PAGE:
malice would misrepresent and ignorance would echo the misrepresentation
--we yet resolved that the sacrifice must be made, and made by us in
virtue of our position in the Freethought Party. If the leaders flinched
how could the followers be expected to fight? The greatest sacrifice had
to be made by Mr. Bradlaugh. How would an indictment for publishing an
obscene book affect his candidature for Northampton? What a new weapon
for his foes, what a new difficulty for his friends! I may say here that
our worst forebodings were realised by the event; we have been assailed
as "vendors of obscene literature", as "writers of obscene books", as
"living by the circulation of filthy books". And it is because such
accusations have been widely made that I here place on permanent record
the facts of the case, for thus, at least, some honest opponents will
learn the truth and will cease to circulate the slanders they may have
repeated in ignorance.

On February 27th our determination to republish the Knowlton pamphlet was
announced by Mr. Bradlaugh in an address delivered by him at the Hall of
Science on "The Right of Publication". Extracts from a brief report,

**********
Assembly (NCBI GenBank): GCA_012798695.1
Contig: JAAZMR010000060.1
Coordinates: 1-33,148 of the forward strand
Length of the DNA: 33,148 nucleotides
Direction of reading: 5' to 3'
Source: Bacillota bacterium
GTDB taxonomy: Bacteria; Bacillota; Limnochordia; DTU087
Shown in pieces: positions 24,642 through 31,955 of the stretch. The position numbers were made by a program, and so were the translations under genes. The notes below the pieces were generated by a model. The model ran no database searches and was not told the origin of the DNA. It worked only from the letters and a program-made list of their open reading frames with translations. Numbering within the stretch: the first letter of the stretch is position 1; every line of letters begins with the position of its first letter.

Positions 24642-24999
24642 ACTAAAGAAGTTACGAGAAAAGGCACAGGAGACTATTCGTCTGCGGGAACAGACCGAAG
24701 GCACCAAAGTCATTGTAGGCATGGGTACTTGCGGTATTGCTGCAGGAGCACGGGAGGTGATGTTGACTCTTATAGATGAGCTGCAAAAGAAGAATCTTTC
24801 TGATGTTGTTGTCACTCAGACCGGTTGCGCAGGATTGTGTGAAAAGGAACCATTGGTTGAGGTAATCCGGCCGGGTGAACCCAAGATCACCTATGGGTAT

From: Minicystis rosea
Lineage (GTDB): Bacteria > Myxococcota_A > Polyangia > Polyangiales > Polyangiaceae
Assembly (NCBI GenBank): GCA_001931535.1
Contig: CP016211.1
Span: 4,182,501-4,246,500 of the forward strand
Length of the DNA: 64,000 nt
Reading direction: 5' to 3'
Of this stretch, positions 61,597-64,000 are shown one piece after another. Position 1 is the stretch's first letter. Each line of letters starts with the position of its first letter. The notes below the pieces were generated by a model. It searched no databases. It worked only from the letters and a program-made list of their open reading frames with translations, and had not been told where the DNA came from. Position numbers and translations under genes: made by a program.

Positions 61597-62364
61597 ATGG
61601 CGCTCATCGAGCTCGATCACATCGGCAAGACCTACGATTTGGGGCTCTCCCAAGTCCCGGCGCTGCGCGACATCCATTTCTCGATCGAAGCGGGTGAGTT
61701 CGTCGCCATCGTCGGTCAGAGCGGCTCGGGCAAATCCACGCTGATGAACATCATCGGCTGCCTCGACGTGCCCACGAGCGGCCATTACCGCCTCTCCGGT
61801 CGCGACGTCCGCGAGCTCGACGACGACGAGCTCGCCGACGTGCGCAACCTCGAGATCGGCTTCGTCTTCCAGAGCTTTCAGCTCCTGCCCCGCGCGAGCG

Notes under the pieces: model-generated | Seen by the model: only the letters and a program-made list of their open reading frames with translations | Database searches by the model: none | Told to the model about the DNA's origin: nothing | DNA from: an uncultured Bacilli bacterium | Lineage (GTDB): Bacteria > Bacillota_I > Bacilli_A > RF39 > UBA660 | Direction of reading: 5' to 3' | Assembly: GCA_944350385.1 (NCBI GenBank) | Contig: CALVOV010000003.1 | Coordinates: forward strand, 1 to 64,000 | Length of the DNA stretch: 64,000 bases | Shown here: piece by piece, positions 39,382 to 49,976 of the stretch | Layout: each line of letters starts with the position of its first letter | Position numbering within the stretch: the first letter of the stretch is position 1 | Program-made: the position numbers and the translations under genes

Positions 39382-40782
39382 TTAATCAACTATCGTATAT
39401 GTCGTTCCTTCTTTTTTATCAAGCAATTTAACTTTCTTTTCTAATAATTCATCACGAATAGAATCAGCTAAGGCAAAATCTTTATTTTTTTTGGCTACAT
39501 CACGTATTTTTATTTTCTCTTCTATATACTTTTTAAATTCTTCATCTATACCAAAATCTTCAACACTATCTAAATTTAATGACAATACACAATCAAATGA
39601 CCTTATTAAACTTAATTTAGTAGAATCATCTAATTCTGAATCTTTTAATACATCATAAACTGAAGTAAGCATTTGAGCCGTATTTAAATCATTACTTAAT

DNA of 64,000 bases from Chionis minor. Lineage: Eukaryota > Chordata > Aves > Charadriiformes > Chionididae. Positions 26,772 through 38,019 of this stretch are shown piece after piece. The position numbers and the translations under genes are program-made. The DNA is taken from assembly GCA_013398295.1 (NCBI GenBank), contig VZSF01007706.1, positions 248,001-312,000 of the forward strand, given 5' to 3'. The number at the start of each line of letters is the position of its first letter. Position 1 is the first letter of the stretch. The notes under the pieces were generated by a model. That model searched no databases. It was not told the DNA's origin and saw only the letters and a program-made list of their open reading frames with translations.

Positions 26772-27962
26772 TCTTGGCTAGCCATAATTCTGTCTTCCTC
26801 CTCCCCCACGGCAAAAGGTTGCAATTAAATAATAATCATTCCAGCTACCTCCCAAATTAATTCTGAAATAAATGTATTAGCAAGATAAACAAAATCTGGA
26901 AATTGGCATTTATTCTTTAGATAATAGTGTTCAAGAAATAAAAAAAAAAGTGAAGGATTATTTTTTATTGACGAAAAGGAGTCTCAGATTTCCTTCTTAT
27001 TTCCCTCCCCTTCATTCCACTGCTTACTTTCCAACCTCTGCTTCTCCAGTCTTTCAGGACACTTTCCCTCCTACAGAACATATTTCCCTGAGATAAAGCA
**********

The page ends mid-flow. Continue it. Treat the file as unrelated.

published in the _National Reformer_ of March 11th, will show the drift
of his statement:

"Mr. Bradlaugh was most warmly welcomed to the platform, and reiterated
cheers greeted him as he rose to make his speech. Few who heard him that
evening will forget the passion and the pathos with which he spoke. The
defence of the right to publish was put as strongly and as firmly as
words could put it, and the determination to maintain that right, in dock
and in jail as on the platform, rang out with no uncertain sound. Truly,
as the orator said: 'The bold words I have spoken from this place would
be nothing but the emptiest brag and the coward's boast, if I flinched
now in the day of battle'. Every word of praise of the fighters of old
would fall in disgrace on the head of him who spoke it, if when the time
came to share in their peril he shrunk back from the danger of the
strife.... Mr. Bradlaugh drew a graphic picture of the earlier struggles
for a free press, and then dealt with the present state of the law; from
that he passed on to the pamphlet which is the test-question of the hour;
he pointed out how some parts of it were foolish, such as the
'philosophical proem', but remarked that he knew no right in law to
forbid the publication of all save wisdom; he then showed how, had he
originally been asked to publish the pamphlet, he should have raised some